When It's Time to Pay Mortgage Closing Costs, Beware of Scams
The government’s consumer watchdog agency, the Consumer Financial Protection Bureau (CFPB), warns about home loan closing scams which can include attempts to steal your personal information and/or efforts to fool potential buyers into diverting the payment of closing costs and down payment to a third party and not the financial institution the victim THINKS they are paying.
But in the same way as you rely on your lender for the loan estimate, disbursement of the loan amount, and to provide you with interest rate and origination fee information, you also want to work carefully with the lender to make sure you are paying your closing costs properly and not being taken advantage of by a hacker or con artist.
Scammers target people in the mortgage industry. A borrower may get an email or other communication that appears legitimate but asks for you to do something such as a wire transfer for your closing cost payments, down payment, discount points payments, or other aspects of the loan.
These criminals find legitimate email addresses and “spoof” them, making the email appear to be from a real address. And when you find a request in the email to make a wire transfer as part of a home purchase, you are most likely dealing with a scam. Many lenders actually warn people in their emails that you should NEVER respond to a wire transfer request that comes to you over email.
CFPB gives some very good advice. Before you meet with your seller to finalize things, and before you get ready to pay property taxes on the home you're interested in buying, have a conversation with your lender.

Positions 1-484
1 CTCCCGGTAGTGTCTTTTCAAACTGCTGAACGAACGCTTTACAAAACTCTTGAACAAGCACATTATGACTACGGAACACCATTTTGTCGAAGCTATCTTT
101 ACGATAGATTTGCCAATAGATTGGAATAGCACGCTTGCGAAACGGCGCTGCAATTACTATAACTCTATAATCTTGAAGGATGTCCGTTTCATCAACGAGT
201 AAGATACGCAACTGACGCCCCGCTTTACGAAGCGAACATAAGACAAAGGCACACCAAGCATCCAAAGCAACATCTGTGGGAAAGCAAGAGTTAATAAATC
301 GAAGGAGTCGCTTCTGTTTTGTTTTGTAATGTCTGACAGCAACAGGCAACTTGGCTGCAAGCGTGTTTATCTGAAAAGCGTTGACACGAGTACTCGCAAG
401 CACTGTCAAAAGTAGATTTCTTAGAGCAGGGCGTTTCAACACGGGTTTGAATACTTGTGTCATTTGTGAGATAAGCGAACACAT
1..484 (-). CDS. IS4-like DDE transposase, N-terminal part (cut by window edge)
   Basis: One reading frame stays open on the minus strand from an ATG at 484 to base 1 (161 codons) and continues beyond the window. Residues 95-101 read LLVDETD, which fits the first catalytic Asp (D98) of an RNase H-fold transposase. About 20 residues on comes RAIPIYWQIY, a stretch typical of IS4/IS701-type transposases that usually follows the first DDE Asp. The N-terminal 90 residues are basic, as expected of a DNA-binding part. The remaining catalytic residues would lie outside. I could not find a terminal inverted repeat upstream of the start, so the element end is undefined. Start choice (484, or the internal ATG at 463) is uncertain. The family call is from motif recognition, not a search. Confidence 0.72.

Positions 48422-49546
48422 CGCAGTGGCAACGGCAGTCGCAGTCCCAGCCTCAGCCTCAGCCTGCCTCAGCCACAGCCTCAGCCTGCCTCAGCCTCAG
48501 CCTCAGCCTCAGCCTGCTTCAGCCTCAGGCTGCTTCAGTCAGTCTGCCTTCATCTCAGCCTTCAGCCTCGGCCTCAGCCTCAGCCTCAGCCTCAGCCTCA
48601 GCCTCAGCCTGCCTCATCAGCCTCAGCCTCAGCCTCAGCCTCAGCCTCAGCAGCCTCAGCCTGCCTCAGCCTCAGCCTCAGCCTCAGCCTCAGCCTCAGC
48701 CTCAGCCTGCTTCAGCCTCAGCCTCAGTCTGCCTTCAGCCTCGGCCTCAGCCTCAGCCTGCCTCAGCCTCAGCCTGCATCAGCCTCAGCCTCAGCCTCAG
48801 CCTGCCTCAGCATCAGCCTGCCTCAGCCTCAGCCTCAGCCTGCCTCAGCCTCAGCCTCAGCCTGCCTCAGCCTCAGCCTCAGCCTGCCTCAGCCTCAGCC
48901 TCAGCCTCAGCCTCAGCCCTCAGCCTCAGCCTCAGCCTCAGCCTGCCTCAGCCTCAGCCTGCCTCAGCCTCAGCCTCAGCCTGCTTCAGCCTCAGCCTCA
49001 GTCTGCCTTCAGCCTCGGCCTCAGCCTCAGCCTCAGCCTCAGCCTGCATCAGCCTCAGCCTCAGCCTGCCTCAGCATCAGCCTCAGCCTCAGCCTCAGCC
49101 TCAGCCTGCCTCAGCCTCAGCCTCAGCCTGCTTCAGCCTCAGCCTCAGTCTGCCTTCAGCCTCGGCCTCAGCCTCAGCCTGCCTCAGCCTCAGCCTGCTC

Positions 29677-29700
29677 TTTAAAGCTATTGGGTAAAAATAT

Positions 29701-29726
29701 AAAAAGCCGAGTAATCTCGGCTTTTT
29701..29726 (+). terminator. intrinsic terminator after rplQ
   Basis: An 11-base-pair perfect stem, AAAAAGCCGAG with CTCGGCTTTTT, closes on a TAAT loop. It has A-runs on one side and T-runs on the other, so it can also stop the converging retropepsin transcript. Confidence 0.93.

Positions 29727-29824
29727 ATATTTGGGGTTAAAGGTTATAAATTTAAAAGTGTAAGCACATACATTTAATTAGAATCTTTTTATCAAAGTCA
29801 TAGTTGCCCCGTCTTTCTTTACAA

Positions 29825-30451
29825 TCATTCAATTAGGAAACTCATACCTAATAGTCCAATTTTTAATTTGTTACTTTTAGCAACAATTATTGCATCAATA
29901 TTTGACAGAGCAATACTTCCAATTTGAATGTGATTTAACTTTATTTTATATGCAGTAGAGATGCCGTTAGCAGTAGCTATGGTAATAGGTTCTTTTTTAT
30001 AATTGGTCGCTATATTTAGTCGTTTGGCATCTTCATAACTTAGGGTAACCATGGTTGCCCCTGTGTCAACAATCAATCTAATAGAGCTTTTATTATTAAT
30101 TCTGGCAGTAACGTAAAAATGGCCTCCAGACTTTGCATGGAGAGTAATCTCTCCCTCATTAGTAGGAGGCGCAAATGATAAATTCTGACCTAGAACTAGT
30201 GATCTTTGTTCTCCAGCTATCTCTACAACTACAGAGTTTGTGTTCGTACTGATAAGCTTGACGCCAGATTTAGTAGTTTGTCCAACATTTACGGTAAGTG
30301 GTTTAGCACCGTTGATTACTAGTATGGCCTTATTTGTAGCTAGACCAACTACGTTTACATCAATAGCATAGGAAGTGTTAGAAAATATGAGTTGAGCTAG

“Ahead of your mortgage closing, discuss in person, or by phone, the closing process and money transfer protocols with these trusted individuals (realtor, settlement agent, etc.)." CFPB adds that you should be very careful, "...about exchanging any details about your closing over email. You may want to use this opportunity to also create a code phrase, known only by these trusted parties, if you need a secure way to confirm their identities in the future.”
We'll repeat our advice from above--never obey wire transfer instructions you get in an email.
We would add to this advice that you should never call any phone numbers listed in such communications, as they may be numbers controlled by a hacker. Instead, contact the lender at the phone number you are used to calling or the main phone number listed on the bank’s official site.
Never click on links, reply to emails with personal information included, or any other action directly from the emails you receive in relation to your transaction, instead coordinate directly with your loan officer by phone.
Whether you seek a conventional loan, an FHA One-Time Close Construction mortgage, or any other type of home loan, CFPB advises,“Never follow instructions contained in an email. Verify the closing instructions, including the account name and number, with your trusted representatives either in person or by using the phone number you previously agreed to.”
Best advice? Plan on direct contact with your loan servicer before committing to the transfer of closing costs or other money. NEVER deal with any third party who advises you to withhold information or money from the lender, or to avoid dealing with or speaking to the lender.
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